Amplifier is a site-specific installation inspired by the landscape and history of the Columbia River Gorge. The installation will occupy the entire two-story volume of the Arlene Schnitzer interior sculpture court at the Portland Art Museum. In this central position, ‘Amplifier’ serves as introduction and summary for an exhibition encompassing 100 years of photography in the Columbia Gorge.
Amplifier is both a space and a mechanism created to concentrate visceral qualities and emotive perceptions. The sculpture court is bisected between the first and second levels, creating two distinct yet interconnected experiences. Utilizing light, pressure, temperature and sound, the installation explores ideas of displaced experience: above and below, light and dark, compression and expansion.
The lower realm is thick with darkness. One enters a field of black and grey interrupted by shards of bright white. The space is filled with a dull rush of wind from a field of fans in the shadows overhead. The space is directionless and destabilizing, a darkness with weight and mass; a force that presses upon your body. Viewed from the adjacent galleries, the upper realm is defined by nearly blinding, source-less light—white hot, with no shadow, only the ambiguous hum of distant transformers, traffic, industry. It is a light that removes all trace, a terrain filled with light and sound yet empty and unable to be occupied. Both spaces explore an absence, a specific sense of isolation and boundlessness.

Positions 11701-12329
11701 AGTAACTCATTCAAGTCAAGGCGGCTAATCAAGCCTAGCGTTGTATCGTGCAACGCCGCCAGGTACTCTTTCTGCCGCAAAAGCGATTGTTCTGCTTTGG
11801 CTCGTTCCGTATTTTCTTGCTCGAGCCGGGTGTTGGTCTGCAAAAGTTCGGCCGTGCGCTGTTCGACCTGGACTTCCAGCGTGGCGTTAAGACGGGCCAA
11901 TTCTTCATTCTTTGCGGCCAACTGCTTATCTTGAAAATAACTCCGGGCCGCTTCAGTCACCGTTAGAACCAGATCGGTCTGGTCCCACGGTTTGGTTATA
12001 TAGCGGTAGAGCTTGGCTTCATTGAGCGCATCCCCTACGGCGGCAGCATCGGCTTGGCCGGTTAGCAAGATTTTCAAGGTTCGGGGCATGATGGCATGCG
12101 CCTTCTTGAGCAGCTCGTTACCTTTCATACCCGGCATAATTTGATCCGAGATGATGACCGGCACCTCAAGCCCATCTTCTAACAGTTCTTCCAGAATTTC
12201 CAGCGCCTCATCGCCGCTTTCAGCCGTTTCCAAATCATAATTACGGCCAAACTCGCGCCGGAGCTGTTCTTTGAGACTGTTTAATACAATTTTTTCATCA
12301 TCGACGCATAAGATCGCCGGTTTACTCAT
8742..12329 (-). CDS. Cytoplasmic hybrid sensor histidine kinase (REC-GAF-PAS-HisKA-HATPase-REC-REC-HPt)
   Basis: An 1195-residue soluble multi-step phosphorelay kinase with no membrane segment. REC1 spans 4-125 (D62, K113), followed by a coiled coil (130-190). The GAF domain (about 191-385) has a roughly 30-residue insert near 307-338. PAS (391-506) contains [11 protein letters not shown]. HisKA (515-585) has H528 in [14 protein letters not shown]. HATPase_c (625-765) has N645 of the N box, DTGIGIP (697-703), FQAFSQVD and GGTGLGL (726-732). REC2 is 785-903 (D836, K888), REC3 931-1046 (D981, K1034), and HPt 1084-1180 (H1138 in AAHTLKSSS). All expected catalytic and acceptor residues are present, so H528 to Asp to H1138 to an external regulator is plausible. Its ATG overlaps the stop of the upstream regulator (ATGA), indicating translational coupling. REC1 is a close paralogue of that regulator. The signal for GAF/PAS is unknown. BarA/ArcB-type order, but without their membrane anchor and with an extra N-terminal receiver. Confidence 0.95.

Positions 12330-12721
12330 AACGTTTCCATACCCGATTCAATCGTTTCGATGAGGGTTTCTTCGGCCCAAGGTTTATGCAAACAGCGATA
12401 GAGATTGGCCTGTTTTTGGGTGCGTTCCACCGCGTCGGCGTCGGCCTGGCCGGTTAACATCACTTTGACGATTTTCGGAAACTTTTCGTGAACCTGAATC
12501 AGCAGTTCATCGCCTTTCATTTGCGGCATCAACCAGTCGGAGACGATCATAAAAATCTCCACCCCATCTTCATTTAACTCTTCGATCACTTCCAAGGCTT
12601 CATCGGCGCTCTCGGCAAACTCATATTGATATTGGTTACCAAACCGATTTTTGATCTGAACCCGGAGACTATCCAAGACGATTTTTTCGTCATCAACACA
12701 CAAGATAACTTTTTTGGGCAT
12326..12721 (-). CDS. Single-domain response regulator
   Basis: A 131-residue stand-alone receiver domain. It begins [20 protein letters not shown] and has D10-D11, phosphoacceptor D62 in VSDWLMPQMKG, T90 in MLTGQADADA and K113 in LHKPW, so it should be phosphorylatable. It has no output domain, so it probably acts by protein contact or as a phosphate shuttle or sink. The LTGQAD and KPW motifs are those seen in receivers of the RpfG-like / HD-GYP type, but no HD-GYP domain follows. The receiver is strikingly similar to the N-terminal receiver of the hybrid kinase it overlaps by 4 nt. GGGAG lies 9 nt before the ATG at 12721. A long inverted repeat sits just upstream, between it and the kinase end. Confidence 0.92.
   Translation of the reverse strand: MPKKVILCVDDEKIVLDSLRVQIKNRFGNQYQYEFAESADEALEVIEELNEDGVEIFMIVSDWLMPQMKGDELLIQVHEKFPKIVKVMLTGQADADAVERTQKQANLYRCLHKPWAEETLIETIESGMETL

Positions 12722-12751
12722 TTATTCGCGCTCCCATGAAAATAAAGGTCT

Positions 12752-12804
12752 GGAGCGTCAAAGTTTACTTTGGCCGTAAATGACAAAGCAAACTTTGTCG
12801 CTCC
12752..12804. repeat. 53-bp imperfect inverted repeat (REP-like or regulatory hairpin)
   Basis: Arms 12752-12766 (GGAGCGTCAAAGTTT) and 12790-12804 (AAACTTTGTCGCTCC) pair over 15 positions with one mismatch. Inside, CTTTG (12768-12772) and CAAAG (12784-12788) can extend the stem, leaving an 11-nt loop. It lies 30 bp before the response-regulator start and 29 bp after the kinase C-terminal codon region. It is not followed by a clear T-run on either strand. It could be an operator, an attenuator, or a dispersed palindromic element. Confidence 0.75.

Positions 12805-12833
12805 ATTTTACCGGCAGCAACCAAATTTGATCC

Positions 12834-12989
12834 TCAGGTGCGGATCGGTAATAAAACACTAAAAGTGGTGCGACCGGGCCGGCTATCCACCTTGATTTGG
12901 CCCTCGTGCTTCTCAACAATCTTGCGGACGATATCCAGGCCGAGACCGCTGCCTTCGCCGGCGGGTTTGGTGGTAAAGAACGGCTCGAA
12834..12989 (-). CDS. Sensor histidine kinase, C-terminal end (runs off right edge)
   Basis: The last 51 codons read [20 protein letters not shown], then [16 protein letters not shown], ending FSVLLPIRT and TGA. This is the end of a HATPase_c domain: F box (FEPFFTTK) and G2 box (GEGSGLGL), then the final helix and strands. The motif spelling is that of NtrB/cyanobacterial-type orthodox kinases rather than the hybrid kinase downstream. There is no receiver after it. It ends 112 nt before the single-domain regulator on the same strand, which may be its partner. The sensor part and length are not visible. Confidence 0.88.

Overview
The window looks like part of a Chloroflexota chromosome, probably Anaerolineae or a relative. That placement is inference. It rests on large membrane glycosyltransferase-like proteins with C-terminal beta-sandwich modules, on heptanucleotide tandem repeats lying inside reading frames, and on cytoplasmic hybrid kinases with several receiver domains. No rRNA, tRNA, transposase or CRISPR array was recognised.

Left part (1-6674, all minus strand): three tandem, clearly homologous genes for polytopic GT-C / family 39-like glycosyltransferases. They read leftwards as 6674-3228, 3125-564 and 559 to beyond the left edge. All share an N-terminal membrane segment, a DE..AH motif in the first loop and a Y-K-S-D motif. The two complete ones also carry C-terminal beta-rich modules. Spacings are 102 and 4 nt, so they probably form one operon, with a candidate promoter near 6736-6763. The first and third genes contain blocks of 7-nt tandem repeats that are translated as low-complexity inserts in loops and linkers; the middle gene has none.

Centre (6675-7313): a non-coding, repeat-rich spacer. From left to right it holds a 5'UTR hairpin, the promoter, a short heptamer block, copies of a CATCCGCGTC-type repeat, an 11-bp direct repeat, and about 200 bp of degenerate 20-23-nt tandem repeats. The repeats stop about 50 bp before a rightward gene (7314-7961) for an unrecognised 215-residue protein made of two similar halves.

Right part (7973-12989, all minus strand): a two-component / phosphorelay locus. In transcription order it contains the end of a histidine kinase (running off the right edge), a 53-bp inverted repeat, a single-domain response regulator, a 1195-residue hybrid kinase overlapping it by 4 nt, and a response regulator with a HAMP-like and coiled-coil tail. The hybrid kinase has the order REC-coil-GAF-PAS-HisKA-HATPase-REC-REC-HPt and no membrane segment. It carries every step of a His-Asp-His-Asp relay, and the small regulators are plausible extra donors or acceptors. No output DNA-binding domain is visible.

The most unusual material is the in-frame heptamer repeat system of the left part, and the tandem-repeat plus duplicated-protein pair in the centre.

Together, they evoke the memory and physicality of the Columbia Gorge, and summon the powerful cultural and environmental forces that continue to transform this iconic landscape.